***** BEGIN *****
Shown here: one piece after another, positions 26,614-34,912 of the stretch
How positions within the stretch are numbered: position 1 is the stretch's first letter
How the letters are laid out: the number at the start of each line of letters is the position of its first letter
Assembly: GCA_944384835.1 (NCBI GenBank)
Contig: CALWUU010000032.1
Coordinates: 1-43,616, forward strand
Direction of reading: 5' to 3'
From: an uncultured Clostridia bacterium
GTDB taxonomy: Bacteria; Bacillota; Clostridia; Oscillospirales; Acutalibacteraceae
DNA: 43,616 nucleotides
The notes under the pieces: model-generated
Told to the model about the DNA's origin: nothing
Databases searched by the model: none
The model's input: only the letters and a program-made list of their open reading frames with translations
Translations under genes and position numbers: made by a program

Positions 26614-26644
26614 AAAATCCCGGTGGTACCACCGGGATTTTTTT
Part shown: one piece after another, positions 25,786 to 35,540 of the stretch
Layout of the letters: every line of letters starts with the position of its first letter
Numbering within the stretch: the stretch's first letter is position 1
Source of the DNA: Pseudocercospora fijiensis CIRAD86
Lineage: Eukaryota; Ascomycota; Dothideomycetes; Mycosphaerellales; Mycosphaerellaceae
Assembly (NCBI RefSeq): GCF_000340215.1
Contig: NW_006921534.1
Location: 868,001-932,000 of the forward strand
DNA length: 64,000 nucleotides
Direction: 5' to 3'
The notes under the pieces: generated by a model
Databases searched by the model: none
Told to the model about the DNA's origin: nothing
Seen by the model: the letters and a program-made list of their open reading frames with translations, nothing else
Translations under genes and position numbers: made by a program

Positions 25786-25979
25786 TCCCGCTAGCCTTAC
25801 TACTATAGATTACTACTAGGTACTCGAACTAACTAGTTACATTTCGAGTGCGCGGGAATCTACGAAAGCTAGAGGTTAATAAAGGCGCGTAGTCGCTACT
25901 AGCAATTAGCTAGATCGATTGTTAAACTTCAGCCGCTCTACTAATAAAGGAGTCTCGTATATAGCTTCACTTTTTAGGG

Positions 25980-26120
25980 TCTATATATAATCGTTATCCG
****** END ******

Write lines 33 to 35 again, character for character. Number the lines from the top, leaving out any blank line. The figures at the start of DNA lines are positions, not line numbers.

Positions 25786-25979
25786 TCCCGCTAGCCTTAC
25801 TACTATAGATTACTACTAGGTACTCGAACTAACTAGTTACATTTCGAGTGCGCGGGAATCTACGAAAGCTAGAGGTTAATAAAGGCGCGTAGTCGCTACT